From Cult to Camp: Joan Crawford’s Horrors and Thrillers

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Possessed, 1947(Film still) Courtesy of BFI

A look at some of the “untameable” Crawford’s later forays into frightening films

Joan Crawford had enjoyed a successful film career for close to 20 years – in both silent movies and ‘talkies’ – and was considered one of the most beautiful women in Hollywood history when, in 1938, she was labelled ‘Box Office Poison’. It was an attack not on Crawford’s acting skills, but the high payments she and the dozen other stars also deemed poisonous would demand for their films – salaries so large they inhibited profits. In 1943, Crawford moved from MGM to Warner Bros, and her time at the latter studio marked a career renaissance for the actress. The success of 1945’s Mildred Pierce – for which Crawford won her first and only Oscar – was followed by two decades of both similar triumphs and less favoured films, a slew of which were of the horror-thriller genre. Advancements in film technology from the 1940s and 50s saw a renewed interest in the terrifying, which had never before appeared so real, and Crawford’s varied starring roles – from helpless victim to axe-wielding killer – drew people to cinemas. As the BFI celebrates Crawford with a season of screenings, we look at some of the formidable star’s scariest offerings.

1. Possessed, 1947

Crawford rarely played to type when it came to her characters in scary films, and the women she portrayed are multifaceted – often unsettlingly so. Take 1947’s Possessed: the actress felt that the part of Louise Howell, a paranoid, guilt-ridden and obsessive woman suffering from schizophrenia, was the most difficult she ever played. Louise becomes an object of fascination in Possessed, viewed with pity by the doctor she tells her story to after she is found wandering the streets of Los Angeles murmuring ‘David’. Though she is central to the film, Louise is a passive figure, whose stability hinges on the love and attention of various male characters; though she kills her estranged husband David, it takes her doctor and her employer (whose wife, it is hinted, Louise may also have murdered) pledging their support for her to appear saved.

2. Sudden Fear, 1952

Deemed “undoubtedly one of the most stylish and refined woman-in-distress noirs” by Spencer Selby, Sudden Fear sees Crawford play Myra, a successful playwright caught up in various murder plots; firstly as victim, targeted by her husband and his lover, and then as killer, as she plans revenge on the scheming couple. Sudden Fear is one of Crawford’s most cinematic thrillers – director David Miller capitalised on San Francisco’s eeriness to create a film rich in suspense, and it’s seeing Myra oscillate between anguish, terror and vengeance that makes for a gripping watch (Crawford’s performance was ultimately nominated for an Academy Award).

3. What Ever Happened to Baby Jane? 1962

Various incidents that occurred during the filming of Robert Aldrich’s What Ever Happened to Baby Jane? between the film’s lead actresses, Crawford and Bette Davis, have become legends of Golden Age Hollywood. The two screen stars famously maintained a rivalry (recently dramatised in Feud, with Jessica Lange playing Crawford and Susan Sarandon as Davis) that supposedly lasted decades. Both phenomenal actresses, they were intensely competitive during the making of What Ever Happened to Baby Jane?; Crawford purportedly carried weights in her pockets during filming of a scene in which Davis had to drag her around, while Davis as Baby Jane Hudson (the original psycho-biddy) is supposed to have hit Crawford hard enough to warrant stitches during another. The psychological horror earned Davis an Oscar nomination (much to the chagrin of her co-star), and Crawford’s turn as the calculating invalid sister Blanche has gone down in cinematic history.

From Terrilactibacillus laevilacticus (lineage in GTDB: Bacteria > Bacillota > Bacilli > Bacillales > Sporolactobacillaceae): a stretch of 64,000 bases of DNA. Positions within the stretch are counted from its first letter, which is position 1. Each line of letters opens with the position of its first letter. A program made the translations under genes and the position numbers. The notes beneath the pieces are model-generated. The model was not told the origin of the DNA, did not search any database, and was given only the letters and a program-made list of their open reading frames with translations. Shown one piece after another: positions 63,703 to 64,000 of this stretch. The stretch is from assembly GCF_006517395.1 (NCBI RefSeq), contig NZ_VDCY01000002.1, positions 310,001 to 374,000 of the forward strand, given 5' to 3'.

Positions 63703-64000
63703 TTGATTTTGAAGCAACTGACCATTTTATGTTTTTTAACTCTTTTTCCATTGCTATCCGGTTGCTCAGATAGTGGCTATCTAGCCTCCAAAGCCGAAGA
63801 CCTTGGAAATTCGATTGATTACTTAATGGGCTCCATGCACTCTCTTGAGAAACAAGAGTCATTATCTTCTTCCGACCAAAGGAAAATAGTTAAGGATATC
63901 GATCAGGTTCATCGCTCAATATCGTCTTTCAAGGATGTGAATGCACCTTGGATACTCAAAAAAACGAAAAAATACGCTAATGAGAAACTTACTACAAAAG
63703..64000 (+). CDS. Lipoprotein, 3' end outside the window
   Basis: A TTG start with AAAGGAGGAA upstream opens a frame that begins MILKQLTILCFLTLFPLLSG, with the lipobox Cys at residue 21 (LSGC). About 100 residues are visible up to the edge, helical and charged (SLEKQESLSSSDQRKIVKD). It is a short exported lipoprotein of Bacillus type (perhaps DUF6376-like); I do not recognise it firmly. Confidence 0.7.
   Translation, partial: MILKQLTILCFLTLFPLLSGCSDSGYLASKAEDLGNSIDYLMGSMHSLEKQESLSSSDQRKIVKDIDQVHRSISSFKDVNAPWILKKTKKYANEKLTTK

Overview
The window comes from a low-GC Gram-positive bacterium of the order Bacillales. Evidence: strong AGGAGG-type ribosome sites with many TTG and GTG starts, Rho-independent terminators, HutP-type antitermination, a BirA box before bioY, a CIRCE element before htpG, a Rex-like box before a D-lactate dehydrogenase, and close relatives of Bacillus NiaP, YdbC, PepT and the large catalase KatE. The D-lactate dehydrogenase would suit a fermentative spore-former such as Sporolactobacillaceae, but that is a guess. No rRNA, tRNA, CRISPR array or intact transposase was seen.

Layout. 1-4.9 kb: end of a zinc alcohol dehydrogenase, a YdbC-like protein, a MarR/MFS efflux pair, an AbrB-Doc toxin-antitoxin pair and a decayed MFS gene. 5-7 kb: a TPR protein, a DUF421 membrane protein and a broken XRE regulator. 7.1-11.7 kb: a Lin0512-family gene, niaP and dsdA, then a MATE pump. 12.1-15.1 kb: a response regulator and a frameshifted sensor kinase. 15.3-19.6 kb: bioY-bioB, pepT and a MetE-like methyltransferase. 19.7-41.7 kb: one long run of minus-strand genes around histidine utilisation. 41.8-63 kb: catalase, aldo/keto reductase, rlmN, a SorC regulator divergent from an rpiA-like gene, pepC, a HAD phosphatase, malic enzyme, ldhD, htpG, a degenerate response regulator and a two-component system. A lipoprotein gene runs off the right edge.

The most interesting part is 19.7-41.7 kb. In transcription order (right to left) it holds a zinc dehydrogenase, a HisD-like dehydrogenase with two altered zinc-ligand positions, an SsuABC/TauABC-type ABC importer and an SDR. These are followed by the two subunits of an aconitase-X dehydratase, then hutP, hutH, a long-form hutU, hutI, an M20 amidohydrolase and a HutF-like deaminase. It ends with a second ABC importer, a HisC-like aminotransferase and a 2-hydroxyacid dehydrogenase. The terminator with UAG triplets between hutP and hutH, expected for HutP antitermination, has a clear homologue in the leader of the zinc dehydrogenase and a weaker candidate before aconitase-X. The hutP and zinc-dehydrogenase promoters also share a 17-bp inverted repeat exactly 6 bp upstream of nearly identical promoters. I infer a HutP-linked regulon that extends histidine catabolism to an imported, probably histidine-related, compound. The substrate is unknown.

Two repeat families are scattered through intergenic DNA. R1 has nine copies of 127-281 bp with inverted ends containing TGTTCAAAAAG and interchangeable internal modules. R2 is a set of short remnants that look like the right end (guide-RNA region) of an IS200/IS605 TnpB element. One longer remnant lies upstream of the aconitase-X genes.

4. Strait-Jacket, 1964

Following the immense success of What Ever Happened to Baby Jane?, Strait-Jacket and its “vivid depictions of axe murders” was an attempt to further revive her waning career, but became one of Crawford’s campier horror films. William Castle, the film’s director and producer, enlisted the 60-year-old actress to promote the film across the country in character – she would walk through movie theatre audience as Lucy Harbin, brandishing an axe for the gimmick. Crawford plays the unhinged, manipulative murderess, just released from a psychiatric hospital and subjected to gaslighting by her own daughter Carol who, two decades after witnessing her mother decapitate her father and his lover, embarks on her own killing spree. (Like mother, like daughter.)

5. I Saw What You Did, 1965

Crawford plays the jealous seductress to perfection in 1965’s I Saw What You Did, the plot of which follows two teenagers and uxoricide Steve Marak after a prank call gone violently wrong. Her character, Amy Nelson, may be – spoiler alert – fated to a gruesome end at the hands of Marak, the neighbour she is attempting to seduce, but Crawford’s scenes are highly memorable (thanks in part to the tremendous crystal and pearl necklace she wears – a piece of jewellery large enough to double up as armour). There is little of the traditional victim in Amy Nelson: with her hair piled up on her head and the aforementioned costume jewellery, she is formidable in both appearance and personality, chasing off Marak’s would-be younger woman and subsequently blackmailing him over his wife’s murder in the space of ten minutes.

Fierce: The Untameable Joan Crawford is at the BFI until October 9, 2018.